Can You Get a Tattoo While Pregnant or Breastfeeding?
Getting new ink to celebrate the arrival of your baby can be a fun way to mark this momentous occasion. Here's what you should know first, including if getting tattooed is safe while pregnant or breastfeeding.
Body art can be a beautiful way to celebrate your new little one's debut into the world. Are you an expectant or nursing mama who wants to celebrate your baby with a tattoo? Wonderful!
Fresh ink can be an exciting, fun, creative, and unique way to mark such a momentous occasion—and we are here for it! But before you start looking for inspiration on Pinterest, sketching out ideas, checking out local artists on Instagram, and calling around to tattoo shops, you might be wondering a few important things first—like if you can get a tattoo while pregnant, if it's safe to get a tattoo while breastfeeding, and if getting a tattoo affects your breast milk at all.
We’ll answer those questions, review the risks, and uncover the facts about getting inked while pregnant or breastfeeding.
Can You Get a Tattoo While Pregnant?
We know that keeping yourself and your baby safe while pregnant is your number one priority. And while there’s very little research to indicate that skin dyes can affect your baby after your first trimester, the risks are largely unknown.
The more significant known concern is about contracting an infection, such as hepatitis B or HIV, during the tattooing process. If you decide to get a tattoo while pregnant, it’s critical that you make sure the artist you choose follows safe tattooing practices. This includes wearing gloves during the procedure, using sterilized and single-use equipment, and having availability for the first 24 hours after the process in case you experience any problems or complications.
Working with an artist affiliated with a tattoo shop often means he or she must follow the cleanliness policies and professional guidelines of the business. Additionally, the shop should be licensed by the city, county, and/or state where it’s located. Getting a tattoo through a licensed shop may provide some peace of mind that their standards and practices are up to par.
Henna tattoos are a safe and temporary alternative, so long as the inks used are natural and some shade of brown, orange, or red. You should never get tattooed with black henna because it contains paraphenylenediamine (PPD), which is unsafe for anyone.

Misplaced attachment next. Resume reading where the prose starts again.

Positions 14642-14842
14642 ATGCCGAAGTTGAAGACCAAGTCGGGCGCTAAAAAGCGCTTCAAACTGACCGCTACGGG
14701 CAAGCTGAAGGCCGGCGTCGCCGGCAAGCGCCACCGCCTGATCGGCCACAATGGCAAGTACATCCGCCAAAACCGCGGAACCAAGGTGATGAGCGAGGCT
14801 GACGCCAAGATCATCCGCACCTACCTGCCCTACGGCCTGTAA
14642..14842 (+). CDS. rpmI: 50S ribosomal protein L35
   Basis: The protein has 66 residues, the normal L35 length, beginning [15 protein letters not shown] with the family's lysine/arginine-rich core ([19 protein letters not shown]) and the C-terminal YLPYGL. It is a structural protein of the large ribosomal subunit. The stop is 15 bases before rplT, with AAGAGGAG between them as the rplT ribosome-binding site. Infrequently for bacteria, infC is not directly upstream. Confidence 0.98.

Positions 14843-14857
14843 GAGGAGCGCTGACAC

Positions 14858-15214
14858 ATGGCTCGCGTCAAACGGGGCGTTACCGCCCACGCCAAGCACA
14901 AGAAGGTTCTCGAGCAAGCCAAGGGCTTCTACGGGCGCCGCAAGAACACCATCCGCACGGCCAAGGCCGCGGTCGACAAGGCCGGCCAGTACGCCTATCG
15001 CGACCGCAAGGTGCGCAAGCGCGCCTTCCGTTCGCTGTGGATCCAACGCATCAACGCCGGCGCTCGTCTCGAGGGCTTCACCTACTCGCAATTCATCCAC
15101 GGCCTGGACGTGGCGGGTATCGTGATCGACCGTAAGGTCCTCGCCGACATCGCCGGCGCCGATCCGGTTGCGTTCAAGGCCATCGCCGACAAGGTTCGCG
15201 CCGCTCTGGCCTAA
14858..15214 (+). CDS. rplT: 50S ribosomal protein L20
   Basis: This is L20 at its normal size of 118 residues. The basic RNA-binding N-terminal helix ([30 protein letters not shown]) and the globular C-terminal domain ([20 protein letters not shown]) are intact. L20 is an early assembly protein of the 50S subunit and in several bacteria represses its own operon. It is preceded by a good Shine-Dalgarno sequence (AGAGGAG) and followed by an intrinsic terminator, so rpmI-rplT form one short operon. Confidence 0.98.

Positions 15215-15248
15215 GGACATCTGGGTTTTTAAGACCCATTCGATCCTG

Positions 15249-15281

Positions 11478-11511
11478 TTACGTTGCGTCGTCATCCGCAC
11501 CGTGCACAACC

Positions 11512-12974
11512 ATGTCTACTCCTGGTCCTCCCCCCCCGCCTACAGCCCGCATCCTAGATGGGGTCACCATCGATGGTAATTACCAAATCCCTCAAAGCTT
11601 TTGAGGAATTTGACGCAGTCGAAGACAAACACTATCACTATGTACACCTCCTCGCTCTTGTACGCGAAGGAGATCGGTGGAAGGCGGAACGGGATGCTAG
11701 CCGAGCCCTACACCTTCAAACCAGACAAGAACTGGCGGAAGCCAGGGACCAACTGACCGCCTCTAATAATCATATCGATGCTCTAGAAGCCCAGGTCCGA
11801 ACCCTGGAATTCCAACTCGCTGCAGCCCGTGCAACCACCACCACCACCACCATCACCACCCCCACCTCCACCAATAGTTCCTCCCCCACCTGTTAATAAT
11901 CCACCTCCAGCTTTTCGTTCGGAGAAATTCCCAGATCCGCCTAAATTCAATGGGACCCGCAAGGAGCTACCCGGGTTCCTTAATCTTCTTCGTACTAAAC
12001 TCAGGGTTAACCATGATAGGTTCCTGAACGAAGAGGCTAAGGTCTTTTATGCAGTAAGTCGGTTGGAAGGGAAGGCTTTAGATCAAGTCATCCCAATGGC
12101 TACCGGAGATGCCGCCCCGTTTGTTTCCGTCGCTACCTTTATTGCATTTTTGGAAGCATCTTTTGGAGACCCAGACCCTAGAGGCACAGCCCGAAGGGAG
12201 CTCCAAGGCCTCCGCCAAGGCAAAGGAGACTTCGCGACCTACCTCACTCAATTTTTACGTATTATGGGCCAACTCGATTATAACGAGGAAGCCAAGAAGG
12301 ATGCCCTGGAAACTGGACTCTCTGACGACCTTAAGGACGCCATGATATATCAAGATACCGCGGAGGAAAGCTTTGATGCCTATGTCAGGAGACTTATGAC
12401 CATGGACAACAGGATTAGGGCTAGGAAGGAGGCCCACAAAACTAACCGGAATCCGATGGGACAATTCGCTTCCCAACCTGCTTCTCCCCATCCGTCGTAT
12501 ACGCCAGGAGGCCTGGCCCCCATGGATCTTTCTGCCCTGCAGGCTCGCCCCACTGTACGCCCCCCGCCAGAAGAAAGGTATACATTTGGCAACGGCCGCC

Is It Safe to Get a Tattoo While Breastfeeding?
The Journal of Midwifery & Women’s Health advises against pregnant or breastfeeding moms getting tattooed. And while there is no evidence to suggest a newly tattooed mom’s breast milk poses a risk to her baby, the possibility of mom contracting an infection is a major area of concern. Additionally, tattoo ink is unregulated by the U.S. Food and Drug Administration (FDA) for injection under the skin. This means it can contain toxic chemicals such as heavy metals and materials found in paint and printer toner.
If you’re a breastfeeding mom and are thinking about getting a tattoo, you should strongly consider the risks first. Getting a tattoo with unsterilized equipment can result in allergic reactions to the ink, as well as skin infections and blood infections such as HIV, hepatitis C, tetanus, or Methicillin-resistant Staphylococcus Aureus (MRSA). Medications used to treat these conditions are incompatible with nursing.
How Long After Getting a Tattoo Should You Wait to Nurse?
Most tattoo artists will not knowingly tattoo a pregnant or nursing mother out of an abundance of caution. If you’re a nursing mom, the La Leche League recommends you wait until your baby is 9 to 12 months old and not wholly dependent on breast milk before you get a new tattoo.
Does Ink Affect Breast Milk?
Generally, it is thought that ink molecules are too large to pass into breast milk after receiving a tattoo. However, tattoo ink can take months and even years to break down in the body, so there’s just no way of knowing right now if you can safely nurse after getting a tattoo.
Tattoo Removal While Breastfeeding
Tattoos are removed using lasers that break up the ink particles, distributing them through your body’s immune system and filtering them through your liver. The process can cause blistering and scarring, and there is a risk of infection. While there are no studies to indicate these particles can enter your breast milk, it is advisable for you as a breastfeeding mom to wait to undergo tattoo removal until your little one is completely weaned.
Your body goes through some amazing changes while you’re pregnant, as well as while you’re breastfeeding. You’re healing, you’re likely sleep-deprived, and you’re getting to know that new little human who is now such a big part of your life—and your heart. Getting a tattoo or having one removed may add unnecessary complications to an already busy time—and one you’ll want to enjoy as long as you can. For pregnant or breastfeeding moms, it’s likely wisest to wait to celebrate with a new tattoo.
- Journal of Midwifery & Women’s Health/Volume 64, Issue 2, (2019). Tattoos
- La Leche League International, Tattoos and Breastfeeding